The Phoenix Rising Collective

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Adventures in Traveling the World: Learning about Rural Communities and Culture

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While in Ecuador I’m traveling all around the country so that I can see various parts of it, and also talk with the people who live in the communities. I especially like to visit a small indigenous community called Huangras; I love it because everyone speaks Kichwa, and I get to practice the language! I talked about the Kichwa-speaking people in my last post.  

Huangras is made up of two small towns divided by a river. It is set in the mountains, where there are no roads. We go to celebrate the memorial of Christ’s death the last week of March. I will take you on our journey.

On the first day we set out early, 6:30 a.m., in fact. Our hope in doing this is to get to town before dark. It can be dangerous to walk in the mountains at night because there are wild bears in certain parts. We have to drive two hours to get to the nearest town, and once the road ends we continue the rest of the way on foot; the walk in the mountains is six and half hours, so we take horses with us to carry our luggage and supplies.

This is our third trip to this little town, and the people remember us. We are quite exhausted after traveling, but it is a nice, cool day, so hiking to get there isn’t that terrible; however, the way back is rainy and muddy, making the trip home very difficult.  The mud level is so high we are knee-deep in it. Having to constantly pull our legs out of the mud exerted a lot of energy and strength, so by the end of the week we are all quite exhausted, but happy to have had the wonderful experience.

Our Arrival to Huangras

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Central Huangras, as seen from the top of the mountain.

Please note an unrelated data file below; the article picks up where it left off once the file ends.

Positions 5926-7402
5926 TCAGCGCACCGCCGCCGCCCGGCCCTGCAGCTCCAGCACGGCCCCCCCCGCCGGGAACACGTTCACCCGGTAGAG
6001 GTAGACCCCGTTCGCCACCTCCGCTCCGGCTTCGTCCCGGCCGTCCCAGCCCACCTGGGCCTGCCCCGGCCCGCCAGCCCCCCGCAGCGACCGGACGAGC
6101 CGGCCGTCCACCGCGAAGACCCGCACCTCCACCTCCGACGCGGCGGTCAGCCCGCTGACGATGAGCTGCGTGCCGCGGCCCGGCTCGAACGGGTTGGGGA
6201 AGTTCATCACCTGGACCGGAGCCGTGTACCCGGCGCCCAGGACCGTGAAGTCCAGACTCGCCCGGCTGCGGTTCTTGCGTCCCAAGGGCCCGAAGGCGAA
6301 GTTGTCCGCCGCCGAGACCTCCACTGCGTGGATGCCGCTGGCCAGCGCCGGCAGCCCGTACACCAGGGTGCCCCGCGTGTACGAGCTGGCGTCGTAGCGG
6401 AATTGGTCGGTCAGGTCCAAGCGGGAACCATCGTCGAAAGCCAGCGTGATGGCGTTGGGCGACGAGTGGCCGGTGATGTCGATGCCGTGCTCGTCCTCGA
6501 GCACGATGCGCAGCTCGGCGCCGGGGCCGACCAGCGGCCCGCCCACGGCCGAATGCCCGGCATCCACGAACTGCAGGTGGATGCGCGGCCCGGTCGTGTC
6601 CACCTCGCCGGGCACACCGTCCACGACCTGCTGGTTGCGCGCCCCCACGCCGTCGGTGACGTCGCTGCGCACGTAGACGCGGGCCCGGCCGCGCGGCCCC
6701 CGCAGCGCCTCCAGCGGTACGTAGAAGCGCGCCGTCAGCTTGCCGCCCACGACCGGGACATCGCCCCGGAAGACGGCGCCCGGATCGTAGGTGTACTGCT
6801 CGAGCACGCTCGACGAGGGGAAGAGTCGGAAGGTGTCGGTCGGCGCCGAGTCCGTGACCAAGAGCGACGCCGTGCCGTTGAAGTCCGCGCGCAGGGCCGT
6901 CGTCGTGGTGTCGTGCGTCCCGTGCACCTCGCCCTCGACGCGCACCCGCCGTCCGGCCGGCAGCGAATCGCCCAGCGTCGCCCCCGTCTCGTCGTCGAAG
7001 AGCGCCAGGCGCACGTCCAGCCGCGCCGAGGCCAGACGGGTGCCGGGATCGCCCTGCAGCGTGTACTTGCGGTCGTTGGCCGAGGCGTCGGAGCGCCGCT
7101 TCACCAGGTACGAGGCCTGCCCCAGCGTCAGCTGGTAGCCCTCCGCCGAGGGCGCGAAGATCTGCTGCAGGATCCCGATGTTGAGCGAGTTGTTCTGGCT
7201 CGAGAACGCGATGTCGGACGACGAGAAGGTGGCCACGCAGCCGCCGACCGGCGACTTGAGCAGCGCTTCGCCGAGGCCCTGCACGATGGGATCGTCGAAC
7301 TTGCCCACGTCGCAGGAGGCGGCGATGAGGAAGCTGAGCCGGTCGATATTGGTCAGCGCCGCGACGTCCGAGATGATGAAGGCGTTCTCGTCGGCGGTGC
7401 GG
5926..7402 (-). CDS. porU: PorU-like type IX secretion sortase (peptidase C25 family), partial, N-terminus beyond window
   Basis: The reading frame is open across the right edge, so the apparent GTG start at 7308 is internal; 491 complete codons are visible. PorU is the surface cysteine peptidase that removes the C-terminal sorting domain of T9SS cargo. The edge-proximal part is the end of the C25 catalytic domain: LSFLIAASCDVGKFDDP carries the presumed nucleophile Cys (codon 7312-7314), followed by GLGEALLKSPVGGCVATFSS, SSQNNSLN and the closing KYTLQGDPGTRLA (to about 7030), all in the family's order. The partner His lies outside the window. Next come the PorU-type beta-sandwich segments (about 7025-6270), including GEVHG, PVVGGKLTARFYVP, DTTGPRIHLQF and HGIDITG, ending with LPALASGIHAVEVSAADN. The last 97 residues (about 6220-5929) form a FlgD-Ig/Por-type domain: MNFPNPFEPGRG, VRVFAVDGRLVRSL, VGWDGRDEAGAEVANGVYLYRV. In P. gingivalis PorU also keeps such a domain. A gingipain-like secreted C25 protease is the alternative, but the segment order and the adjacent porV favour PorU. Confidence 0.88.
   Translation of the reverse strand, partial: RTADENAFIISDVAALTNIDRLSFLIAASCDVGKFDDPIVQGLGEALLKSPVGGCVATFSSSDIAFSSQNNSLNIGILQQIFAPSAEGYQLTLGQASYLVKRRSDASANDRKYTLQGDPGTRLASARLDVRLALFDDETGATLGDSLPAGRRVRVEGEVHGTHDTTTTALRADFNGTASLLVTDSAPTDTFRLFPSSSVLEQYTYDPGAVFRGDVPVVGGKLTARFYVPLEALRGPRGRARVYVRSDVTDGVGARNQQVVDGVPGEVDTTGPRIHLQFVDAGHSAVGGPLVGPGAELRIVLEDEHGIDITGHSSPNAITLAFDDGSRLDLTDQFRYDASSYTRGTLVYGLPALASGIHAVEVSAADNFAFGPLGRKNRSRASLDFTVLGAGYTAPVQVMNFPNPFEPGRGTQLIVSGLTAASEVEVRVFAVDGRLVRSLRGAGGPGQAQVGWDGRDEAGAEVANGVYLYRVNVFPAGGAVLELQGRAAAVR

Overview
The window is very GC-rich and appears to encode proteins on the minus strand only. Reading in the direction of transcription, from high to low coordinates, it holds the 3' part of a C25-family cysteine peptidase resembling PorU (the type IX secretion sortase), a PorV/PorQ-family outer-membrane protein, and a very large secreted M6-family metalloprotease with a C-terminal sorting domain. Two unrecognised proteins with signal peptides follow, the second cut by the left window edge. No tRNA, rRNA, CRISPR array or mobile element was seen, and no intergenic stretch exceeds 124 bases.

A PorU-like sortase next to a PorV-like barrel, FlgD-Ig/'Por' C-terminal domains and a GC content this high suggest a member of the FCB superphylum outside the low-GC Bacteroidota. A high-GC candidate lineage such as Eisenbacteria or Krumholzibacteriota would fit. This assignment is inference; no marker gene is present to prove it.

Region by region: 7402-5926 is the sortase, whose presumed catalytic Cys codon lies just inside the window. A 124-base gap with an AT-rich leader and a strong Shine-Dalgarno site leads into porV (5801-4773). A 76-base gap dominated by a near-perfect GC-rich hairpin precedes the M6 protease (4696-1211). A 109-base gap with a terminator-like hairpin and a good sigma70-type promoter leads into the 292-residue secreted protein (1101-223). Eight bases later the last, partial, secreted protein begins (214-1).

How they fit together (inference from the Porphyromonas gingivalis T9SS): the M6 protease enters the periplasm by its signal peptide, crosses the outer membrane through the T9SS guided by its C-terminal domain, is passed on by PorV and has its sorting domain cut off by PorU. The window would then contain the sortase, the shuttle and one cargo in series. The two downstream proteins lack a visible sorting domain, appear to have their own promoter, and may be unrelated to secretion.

The people live all around the mountains.

Once we arrive in Huangras we rest and then eat. There are no real restaurants, but there is a store and a woman who cooks for us the whole week. Everything that we eat is grown in town – potatoes, corn, and other vegetables. The indigenous people also raise animals, such as cows and chickens. It was very common in the morning to be eating breakfast alongside a live chicken that later ended up being lunch!

The second day of our visit, most of the people are gone, because there is an important meeting in a neighboring town. However, on the third day the meeting is continued in Huangras with the principal leaders present, because they are deciding on an agreement to develop a road. Cars would be able to enter into the town, and of course there are advantages and disadvantages of having a road, as we’re told by one of the residents.

Currently, when anyone needs serious medical attention it is too difficult to get to them, and because of weather conditions (mainly rain) people get sicker and even die on the way to the doctor because of inaccessibility. On the other hand, having a new road could possibly destroy the environment and the community they have built. Animals would lose their homes, and buses and cars would frequently bring in a lot of people. Last year, when we visited, this serious decision was the discussion, and it is definitely a decision that will change their lives one way or the other.